...without finding the right show to be on,because if you go on a show like I said, if you, if you're in marketing- and youwant to attract clients that are marketing and you go on a wrestlingpodcast who's going to win there, nobody it's adouble disqualification, as they say in the world of W W F, but for pod cancers to- and I actuallyjust talked about this on another show earlier today, the the host asked me.What do you feel is the best way to promote your show, and I feel the bestway is to go on other podcast collaborate to have a good conversationand and show case your knowledge on your subject. If your subject ispodcast ing then go out and talk about that if you're podcast, that talksabout science fiction will use that, as an example, go find some other sciencefiction podcast and talk to those posts and help them generate good content andconnect with their audience. If you take those steps that audience if theylike what you have to say, and they love what you're putting down they'regoing to pick it up and they're going to come over to your show and see whatyou have to say, and it's not sales, it's just going on these other showsand having a great conversation. So to answer your question: If you're someone,whether you're a podcast er or whether you're a business professional orwhatever bucket you may fall in and you're veryniche, you have to think about the audiencethat would be listening to a specific show if they are listening to. If youdiscover that they are listening to that show because they are going to be learning somethingyou can go on that show and be a resource that they learn from now. There's some evergreen content outthere that whenever someone discovers it they're learning from you and ifthey like what they learned, the natural instinct that we all have ashumans is to go, seek that person out and see what else they do.

So, if you have a podcast, if you havea yout channel, whatever the quick case may be they're going to find youthey're going to seek out more value from you during our conversation, we were jokingabout how to say niche or niche, and we came up with a new way to say that word,which is liche you'll, hear Jason Reference Niche in this next clip, I would say, for Niche People: That'sthe approach, if you're all over the map, I'm going to rain it in a little beingall over. The map is very hard to manage, and it's that whole ready fireaim mentality. If you don't have a target to shoot at. What can youaccomplish? You have to think about what am I doing with everything likewhat is my ultimate goal. Do do my looking to make money and I looking toget more followers. Do I want to build a bigger audience, so I want to grow anemail list. I can't answer that only you can, but once you figure out whatthat is, then you can start to say. Okay, I have my objective in place nowI look at podcast that help in that same regard with that objective, and now I need to find a way that I canget in front of that audience and connect with the people that producethat podcast and say: Hey, look I'm in this worldand I love what you have to say about x and I think I could come on your show,and I could talk about that as well and we could impact your audience in a bigway. This next section of our conversationcontains one of the most valuable pieces of information that you can takeaway to differentiate yourself from all the other podcast ers out there tryingto get on shows here's more from Jason on showing legitimate interest in thepodcast that you're pitching your objective is okay, I want to. Iwant to be on podcast. This is how I'm...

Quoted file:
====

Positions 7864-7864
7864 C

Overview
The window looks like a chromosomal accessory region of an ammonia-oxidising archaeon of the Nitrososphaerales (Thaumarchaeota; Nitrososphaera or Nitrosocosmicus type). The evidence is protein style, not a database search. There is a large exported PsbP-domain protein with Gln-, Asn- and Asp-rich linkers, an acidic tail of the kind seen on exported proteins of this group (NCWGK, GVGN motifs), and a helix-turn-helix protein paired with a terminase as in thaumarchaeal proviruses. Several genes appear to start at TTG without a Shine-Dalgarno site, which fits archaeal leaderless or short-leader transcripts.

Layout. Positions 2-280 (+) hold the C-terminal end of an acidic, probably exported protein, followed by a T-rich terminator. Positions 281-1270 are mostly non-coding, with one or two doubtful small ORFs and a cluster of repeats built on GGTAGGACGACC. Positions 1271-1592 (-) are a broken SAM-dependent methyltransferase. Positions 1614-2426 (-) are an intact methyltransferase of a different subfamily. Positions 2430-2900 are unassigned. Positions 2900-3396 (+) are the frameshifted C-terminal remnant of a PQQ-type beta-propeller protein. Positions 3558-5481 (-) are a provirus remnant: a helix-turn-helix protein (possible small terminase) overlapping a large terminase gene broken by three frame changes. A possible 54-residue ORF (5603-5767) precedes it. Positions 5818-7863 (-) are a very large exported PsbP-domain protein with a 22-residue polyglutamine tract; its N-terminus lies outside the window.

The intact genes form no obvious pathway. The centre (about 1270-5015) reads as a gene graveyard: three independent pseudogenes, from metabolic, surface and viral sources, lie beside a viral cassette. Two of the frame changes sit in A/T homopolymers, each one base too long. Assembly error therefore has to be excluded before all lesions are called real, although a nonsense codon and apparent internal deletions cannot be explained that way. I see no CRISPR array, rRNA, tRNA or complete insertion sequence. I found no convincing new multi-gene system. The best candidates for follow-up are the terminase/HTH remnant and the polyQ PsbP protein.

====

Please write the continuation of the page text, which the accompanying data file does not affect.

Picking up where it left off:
...going to build my brand. This is howI'm going to get the word out about me, being an authority figure in my spacein my niche and I'm to drop that as many times as I can, and this is how I plan to go about it.If my objective is okay, today, I've got to get out of bed. I've got to takea shower and I've got a contact. Fifty podcast, that's the spray and pray approach. If you're legitimately going to do this,I would say I'm going to do to I'm going to contact to podcast day,because I'm going to take the time to take a list of five and I'm going tonarrow that down to the two that make the most sense for my objective andthen I'm going to take a couple minutes to go in and read some reviews and thenI'm going to look through the catalogue and I'm going to find an episode.That's title jumps right out at me and then I'm going to listen to thatpodcast and I'm going to absorb the information within that podcast and seeif it actually resonate with me and then after that, your pitch which willget to is. Are you going to be pretty much built other than plugging in thispersonalized information? So the longer burn on this is that research is doingthat thorough up front leg work. Once you have your pitch developed, then youjust plug in the information that's relevant to the person that you'repitching to so that's to me is a much moreeffective way of going about this, because the value that can come fromthose two podcast that you connected with can go much further than just throwinga bunch of names at the wall and seeing which one sticks and think about it.How many podcast? Can you really be on? I mean all at once. I mean if you, ifyou contacted fifty podcast, and they all want to have you on this week- justsay that that best case scenario s all fifty respond and yeah. We want you onthis week. How the hell are you going to pull that off? No one has that kindof time then you're in this funk of how you schedule it. I mean,and that's a long shot that that would never happen. But if you nail both ofthose two that you contacted because...